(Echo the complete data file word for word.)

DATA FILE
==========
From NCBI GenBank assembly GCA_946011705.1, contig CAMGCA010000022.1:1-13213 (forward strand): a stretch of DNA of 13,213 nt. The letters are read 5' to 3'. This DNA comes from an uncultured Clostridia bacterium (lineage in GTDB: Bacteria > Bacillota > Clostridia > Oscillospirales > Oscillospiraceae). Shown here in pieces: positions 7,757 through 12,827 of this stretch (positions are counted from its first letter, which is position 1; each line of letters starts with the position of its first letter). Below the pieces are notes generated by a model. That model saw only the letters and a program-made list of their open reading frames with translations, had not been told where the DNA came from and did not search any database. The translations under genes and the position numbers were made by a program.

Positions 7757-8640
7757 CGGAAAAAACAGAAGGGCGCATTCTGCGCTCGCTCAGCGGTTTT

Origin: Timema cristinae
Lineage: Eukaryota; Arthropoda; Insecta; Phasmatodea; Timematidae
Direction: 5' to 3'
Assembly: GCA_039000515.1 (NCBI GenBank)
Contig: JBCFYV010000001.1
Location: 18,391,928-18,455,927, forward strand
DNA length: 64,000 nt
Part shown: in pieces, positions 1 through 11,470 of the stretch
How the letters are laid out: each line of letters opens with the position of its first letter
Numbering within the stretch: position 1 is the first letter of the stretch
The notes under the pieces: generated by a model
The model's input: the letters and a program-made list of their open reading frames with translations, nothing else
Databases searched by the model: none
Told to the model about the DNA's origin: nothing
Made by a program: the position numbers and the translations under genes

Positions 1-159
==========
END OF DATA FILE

From NCBI GenBank assembly GCA_946011705.1, contig CAMGCA010000022.1:1-13213 (forward strand): a stretch of DNA of 13,213 nt. The letters are read 5' to 3'. This DNA comes from an uncultured Clostridia bacterium (lineage in GTDB: Bacteria > Bacillota > Clostridia > Oscillospirales > Oscillospiraceae). Shown here in pieces: positions 7,757 through 12,827 of this stretch (positions are counted from its first letter, which is position 1; each line of letters starts with the position of its first letter). Below the pieces are notes generated by a model. That model saw only the letters and a program-made list of their open reading frames with translations, had not been told where the DNA came from and did not search any database. The translations under genes and the position numbers were made by a program.

Positions 7757-8640
7757 CGGAAAAAACAGAAGGGCGCATTCTGCGCTCGCTCAGCGGTTTT

Origin: Timema cristinae
Lineage: Eukaryota; Arthropoda; Insecta; Phasmatodea; Timematidae
Direction: 5' to 3'
Assembly: GCA_039000515.1 (NCBI GenBank)
Contig: JBCFYV010000001.1
Location: 18,391,928-18,455,927, forward strand
DNA length: 64,000 nt
Part shown: in pieces, positions 1 through 11,470 of the stretch
How the letters are laid out: each line of letters opens with the position of its first letter
Numbering within the stretch: position 1 is the first letter of the stretch
The notes under the pieces: generated by a model
The model's input: the letters and a program-made list of their open reading frames with translations, nothing else
Databases searched by the model: none
Told to the model about the DNA's origin: nothing
Made by a program: the position numbers and the translations under genes

Positions 1-159